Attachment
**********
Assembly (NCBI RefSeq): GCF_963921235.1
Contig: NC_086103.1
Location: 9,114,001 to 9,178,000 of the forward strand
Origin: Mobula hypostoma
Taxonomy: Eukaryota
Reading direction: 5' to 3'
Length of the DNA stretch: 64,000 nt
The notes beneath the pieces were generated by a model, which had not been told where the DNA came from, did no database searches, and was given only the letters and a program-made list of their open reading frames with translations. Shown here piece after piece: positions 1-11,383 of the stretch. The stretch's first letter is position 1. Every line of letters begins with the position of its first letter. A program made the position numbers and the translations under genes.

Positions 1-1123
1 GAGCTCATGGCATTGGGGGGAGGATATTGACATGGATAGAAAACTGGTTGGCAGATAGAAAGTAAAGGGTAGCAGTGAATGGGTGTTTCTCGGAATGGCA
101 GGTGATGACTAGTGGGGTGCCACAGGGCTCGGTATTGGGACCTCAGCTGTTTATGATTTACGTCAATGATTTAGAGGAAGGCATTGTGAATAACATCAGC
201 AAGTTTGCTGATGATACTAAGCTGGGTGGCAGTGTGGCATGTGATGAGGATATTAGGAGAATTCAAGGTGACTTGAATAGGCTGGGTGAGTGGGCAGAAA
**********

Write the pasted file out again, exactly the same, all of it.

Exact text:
Assembly (NCBI RefSeq): GCF_963921235.1
Contig: NC_086103.1
Location: 9,114,001 to 9,178,000 of the forward strand
Origin: Mobula hypostoma
Taxonomy: Eukaryota
Reading direction: 5' to 3'
Length of the DNA stretch: 64,000 nt
The notes beneath the pieces were generated by a model, which had not been told where the DNA came from, did no database searches, and was given only the letters and a program-made list of their open reading frames with translations. Shown here piece after piece: positions 1-11,383 of the stretch. The stretch's first letter is position 1. Every line of letters begins with the position of its first letter. A program made the position numbers and the translations under genes.

Positions 1-1123
1 GAGCTCATGGCATTGGGGGGAGGATATTGACATGGATAGAAAACTGGTTGGCAGATAGAAAGTAAAGGGTAGCAGTGAATGGGTGTTTCTCGGAATGGCA
101 GGTGATGACTAGTGGGGTGCCACAGGGCTCGGTATTGGGACCTCAGCTGTTTATGATTTACGTCAATGATTTAGAGGAAGGCATTGTGAATAACATCAGC
201 AAGTTTGCTGATGATACTAAGCTGGGTGGCAGTGTGGCATGTGATGAGGATATTAGGAGAATTCAAGGTGACTTGAATAGGCTGGGTGAGTGGGCAGAAA